Cleanup and Redevelopment of the Lower Duwamish Waterway

The Lower Duwamish Waterway (LDW) is a 5-mile segment of Seattle’s Duwamish River. The LDW Superfund Site is the industrialized estuary that flows between the neighborhoods of Seattle into Elliott Bay and has served as the city’s major industrial corridor since the early 1900s. This estuary is also home to a wide range of species, including juvenile Chinook salmon and chum salmon. Anchor QEA is involved with a number of sediment investigation and design projects, including habitat restoration planning and redevelopment, along the LDW.

Our team integrated sediment and soil cleanup where appropriate and developed habitat restoration conceptual designs to restore or create intertidal, marsh, and riparian off channel habitats in areas along the Lower Duwamish Waterway.

Integrating EPA’s Environmental Justice into the Superfund Remediation Process

To address the drivers and perspectives of the multiple stakeholders on the LDW—including tribes, residents, businesses, industries, labor groups, neighborhoods, government agencies, waterway users, fisheries, and others—the U.S. Environmental Protection Agency (EPA) established a “Round Table” format to generate recommendations to develop a successful cleanup design by acting as a neutral and transparent forum to collect input from all stakeholders. This is just one example of the EPA integrating Environmental Justice into the remediation process, employing the principles that are consistent with the national advisory council, providing good faith communications related to environmental cleanups, and identifying opportunities for ways to benefit affected communities.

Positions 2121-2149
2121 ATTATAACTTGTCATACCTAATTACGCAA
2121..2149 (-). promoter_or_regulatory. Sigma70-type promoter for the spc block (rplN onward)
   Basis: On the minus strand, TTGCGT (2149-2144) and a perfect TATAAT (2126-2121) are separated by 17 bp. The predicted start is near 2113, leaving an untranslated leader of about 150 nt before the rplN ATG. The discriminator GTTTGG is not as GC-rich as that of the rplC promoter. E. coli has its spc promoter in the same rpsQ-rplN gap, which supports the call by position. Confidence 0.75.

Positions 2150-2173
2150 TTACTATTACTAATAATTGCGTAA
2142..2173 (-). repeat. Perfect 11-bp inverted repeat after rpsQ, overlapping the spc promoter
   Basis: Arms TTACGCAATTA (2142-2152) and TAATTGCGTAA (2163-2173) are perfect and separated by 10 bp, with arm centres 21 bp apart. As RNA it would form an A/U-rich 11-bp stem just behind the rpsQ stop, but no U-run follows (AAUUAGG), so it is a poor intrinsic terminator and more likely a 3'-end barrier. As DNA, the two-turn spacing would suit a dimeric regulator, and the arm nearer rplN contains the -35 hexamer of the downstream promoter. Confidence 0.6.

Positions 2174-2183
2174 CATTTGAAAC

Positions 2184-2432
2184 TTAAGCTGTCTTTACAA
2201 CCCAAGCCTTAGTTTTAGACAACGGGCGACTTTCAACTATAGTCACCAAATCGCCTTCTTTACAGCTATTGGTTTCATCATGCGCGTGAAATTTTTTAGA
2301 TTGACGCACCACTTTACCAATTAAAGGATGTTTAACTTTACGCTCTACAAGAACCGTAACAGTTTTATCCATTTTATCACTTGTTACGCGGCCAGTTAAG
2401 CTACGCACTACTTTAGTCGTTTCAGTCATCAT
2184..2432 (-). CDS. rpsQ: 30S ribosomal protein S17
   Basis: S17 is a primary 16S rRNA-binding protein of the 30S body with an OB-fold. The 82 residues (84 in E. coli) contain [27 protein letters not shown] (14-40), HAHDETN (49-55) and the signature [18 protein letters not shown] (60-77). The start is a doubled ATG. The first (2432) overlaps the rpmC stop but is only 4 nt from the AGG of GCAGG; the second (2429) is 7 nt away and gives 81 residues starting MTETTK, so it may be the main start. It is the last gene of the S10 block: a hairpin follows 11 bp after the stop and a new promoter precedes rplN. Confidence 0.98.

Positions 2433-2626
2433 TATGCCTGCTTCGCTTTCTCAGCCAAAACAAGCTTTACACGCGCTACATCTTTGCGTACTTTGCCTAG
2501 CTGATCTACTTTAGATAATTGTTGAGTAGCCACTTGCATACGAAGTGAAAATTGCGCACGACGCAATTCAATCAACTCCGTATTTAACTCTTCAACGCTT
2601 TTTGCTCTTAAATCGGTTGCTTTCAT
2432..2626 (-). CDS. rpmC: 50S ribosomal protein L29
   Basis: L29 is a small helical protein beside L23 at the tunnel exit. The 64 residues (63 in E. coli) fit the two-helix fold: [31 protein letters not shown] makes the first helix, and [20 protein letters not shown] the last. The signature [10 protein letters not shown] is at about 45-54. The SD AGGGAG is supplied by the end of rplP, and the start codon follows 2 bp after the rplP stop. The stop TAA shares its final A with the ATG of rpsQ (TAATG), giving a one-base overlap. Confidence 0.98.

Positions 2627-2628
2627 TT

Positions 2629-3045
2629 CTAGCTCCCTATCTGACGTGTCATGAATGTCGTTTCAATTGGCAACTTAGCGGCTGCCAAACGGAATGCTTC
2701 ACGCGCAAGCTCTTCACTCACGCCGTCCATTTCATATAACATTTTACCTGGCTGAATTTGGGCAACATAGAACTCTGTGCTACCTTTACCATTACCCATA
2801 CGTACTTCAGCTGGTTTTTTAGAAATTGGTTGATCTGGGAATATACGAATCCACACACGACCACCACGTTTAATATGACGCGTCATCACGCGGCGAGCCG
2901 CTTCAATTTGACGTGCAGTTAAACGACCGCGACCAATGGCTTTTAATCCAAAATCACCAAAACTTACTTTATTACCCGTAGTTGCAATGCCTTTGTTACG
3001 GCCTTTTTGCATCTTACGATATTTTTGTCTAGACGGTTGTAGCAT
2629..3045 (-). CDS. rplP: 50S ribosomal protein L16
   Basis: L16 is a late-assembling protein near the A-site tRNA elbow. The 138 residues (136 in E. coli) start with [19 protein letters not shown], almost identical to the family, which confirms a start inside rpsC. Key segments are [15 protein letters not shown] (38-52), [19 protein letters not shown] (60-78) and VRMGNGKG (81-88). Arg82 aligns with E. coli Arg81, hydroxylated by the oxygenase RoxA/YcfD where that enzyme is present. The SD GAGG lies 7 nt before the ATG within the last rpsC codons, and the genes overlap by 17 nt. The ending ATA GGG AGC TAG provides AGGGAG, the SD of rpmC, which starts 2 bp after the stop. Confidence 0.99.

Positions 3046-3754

Superfund remediation and redevelopment for Environmental Justice communities includes a broad set of recommendations, strategies, and actions that lead to more effective Superfund cleanup at Lower Duwamish Waterway.